THE NEXT HOURS ARE A BLUR OF ACTIVITY THAT for a time, at least, dulls the pain. I call my pilot, arrange for him to file a flight plan. John-John and Frey have passports but they're in Monument Valley so we plan a layover in Farmington, New Mexico-the closest airport large enough to handle my jet. A call to Frey's friend Officer Kayani and he agrees to pick up the passports and meet us at the airport, a good two and a half hours from their home.
At first I thought it might not be good for John-John to be exposed to a situation so close to what he's recently been through-the loss of his own mother. But when Frey and I sat him down and explained that I had to go to France because my mother had been taken very ill, his only question was when were we leaving? Whether he had picked up on my fear and sadness or whether it was just a child's intuition, he seemed to know his presence and that of his father was something I desperately wanted. I never loved him more.
At two, David and Tracey arrive to take us to the airport. Frey and John-John never had a chance to unpack so it was simply a process of loading their suitcases into David's Hummer. I finished my own packing just as David and Tracey got to the cottage and my single duffle was the last item to get put in.
Jimsair, the private terminal at Lindbergh Field in San Diego, is set apart from the main airport structure. When we pull up, I go inside to let my pilot know I've arrived and he sends a baggage handler out to the Hummer to transport our luggage to the plane. On a pleasure trip, it never fails to impress me how much nicer it is to travel by private than commercial jet. Today, though, all I can think about is how it will get me to my mom that much faster.
My mom. Dying of cancer.
We board after saying good-bye to David and Tracey. John-John gets treated to a tour of the cockpit by my pilot as Frey and I settle ourselves in. The cabin of the plane seats six and we swivel seats around so that we can all three fly facing each other. When the jet engines roar to life, the copilot brings John-John back to us.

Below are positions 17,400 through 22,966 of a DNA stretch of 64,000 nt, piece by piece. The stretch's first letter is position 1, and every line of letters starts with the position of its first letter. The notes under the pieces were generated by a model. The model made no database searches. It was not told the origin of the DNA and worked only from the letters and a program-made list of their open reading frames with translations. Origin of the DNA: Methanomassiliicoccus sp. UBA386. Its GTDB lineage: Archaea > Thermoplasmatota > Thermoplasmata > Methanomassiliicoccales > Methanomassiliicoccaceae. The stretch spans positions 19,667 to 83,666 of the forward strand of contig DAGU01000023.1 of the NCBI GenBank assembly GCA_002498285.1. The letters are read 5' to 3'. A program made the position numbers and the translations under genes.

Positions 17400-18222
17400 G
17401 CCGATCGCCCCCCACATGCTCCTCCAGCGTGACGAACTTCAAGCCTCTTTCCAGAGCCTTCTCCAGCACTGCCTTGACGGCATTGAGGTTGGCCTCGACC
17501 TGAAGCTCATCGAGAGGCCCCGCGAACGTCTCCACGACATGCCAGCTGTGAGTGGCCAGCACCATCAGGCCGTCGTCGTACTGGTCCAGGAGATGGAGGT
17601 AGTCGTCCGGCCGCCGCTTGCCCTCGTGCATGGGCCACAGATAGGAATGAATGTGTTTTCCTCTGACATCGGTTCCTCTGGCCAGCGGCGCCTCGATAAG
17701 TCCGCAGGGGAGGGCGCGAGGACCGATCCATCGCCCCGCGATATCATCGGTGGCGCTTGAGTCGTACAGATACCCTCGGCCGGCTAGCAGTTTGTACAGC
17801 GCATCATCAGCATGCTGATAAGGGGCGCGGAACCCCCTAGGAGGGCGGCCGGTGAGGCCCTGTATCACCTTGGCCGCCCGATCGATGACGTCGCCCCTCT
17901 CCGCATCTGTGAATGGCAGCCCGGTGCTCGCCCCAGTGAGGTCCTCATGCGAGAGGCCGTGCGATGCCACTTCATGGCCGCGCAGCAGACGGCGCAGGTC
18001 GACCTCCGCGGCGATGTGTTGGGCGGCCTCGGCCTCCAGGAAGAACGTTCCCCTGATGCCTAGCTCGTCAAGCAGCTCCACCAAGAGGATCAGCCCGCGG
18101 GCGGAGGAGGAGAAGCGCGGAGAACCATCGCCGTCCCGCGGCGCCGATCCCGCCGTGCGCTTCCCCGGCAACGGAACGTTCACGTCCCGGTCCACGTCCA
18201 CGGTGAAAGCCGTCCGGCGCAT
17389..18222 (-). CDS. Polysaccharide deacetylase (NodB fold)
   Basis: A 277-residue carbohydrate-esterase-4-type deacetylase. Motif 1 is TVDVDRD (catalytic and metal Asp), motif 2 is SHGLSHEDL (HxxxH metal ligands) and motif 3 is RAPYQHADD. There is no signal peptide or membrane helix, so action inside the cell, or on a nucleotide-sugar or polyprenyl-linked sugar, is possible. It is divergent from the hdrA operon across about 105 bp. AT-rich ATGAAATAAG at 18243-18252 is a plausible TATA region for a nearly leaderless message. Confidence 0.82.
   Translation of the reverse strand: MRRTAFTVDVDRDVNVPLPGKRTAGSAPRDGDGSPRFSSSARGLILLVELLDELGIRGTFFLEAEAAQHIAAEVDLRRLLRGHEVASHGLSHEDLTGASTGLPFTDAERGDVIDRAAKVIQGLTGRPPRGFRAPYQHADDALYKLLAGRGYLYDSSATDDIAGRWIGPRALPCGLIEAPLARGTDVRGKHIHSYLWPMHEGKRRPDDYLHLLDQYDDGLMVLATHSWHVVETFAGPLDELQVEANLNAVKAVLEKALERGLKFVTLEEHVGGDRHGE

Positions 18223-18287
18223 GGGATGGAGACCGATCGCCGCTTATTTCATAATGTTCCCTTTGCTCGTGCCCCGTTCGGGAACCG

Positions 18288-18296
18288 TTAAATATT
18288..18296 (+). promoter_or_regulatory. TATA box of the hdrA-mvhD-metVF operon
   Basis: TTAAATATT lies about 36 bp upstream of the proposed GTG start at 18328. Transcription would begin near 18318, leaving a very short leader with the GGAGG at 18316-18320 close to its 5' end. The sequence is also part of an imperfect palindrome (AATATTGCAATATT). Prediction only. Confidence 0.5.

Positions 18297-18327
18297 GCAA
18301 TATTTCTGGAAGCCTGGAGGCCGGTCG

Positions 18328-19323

He's sporting a pair of wings on the collar of his jacket.
I smile a thanks to the copilot and lift John-John into his seat. He points to the pin. "Look. Just like the pilot."
I buckle him in and give his cheek a kiss. "Just like the pilot."
Frey and I buckle in, too. "Watch out the window, John-John," Frey says. "You'll see we fly right over the ocean."
Excitement shines in John-John's eyes and he turns his face to press it against the glass.
Frey takes my hand. "I don't know what's going to happen in France, Anna," he says. "But you're not alone. We'll face it together."
Tears sting my eyes. A few hours ago I was so happy. I felt positive about the future. Couldn't wait to tell Mom about Frey and John-John. Well, I'm going to get the chance now. But not in the way I envisioned.
It's a relatively short flight to New Mexico. Frey asks the pilot to call ahead. We are told Kayani will be waiting for us when we arrive at the terminal.
Security allows him to come on board. He's in his Navajo Nation Police uniform, looking as crisp and tailored as the last time I saw him. He sweeps a round-brimmed hat off his head. His eyes are serious. Frey told him the reason for our trip on the phone and he expresses his sympathy to me.
For John-John, he has a smile and a hug.
He hands a manila envelope to Frey. "Travel safely, sida," he says. "I will take care of the house and horses while you are gone."
Frey reaches out his hand. "Thank you for making such a long trip. Anna and I appreciate it."
Kayani smiles. "Not nearly as long as the journey you are about to make." He drops Frey's hand and turns to me. "Be well, Anna. I wish the best for your mother. I will remember her in my prayers."
He stoops and speaks to John-John in Navajo. John-John nods solemnly and holds out his arms. Kayani embraces him, and in that simple act, it comes rushing back to me how close Kayani, John-John and his mother, Sarah, used to be. I have no doubt he once looked forward to the three of them being a family the way I look forward to Frey, John-John and I forming that bond. My heart knows it can't be easy for him to see the three of us together.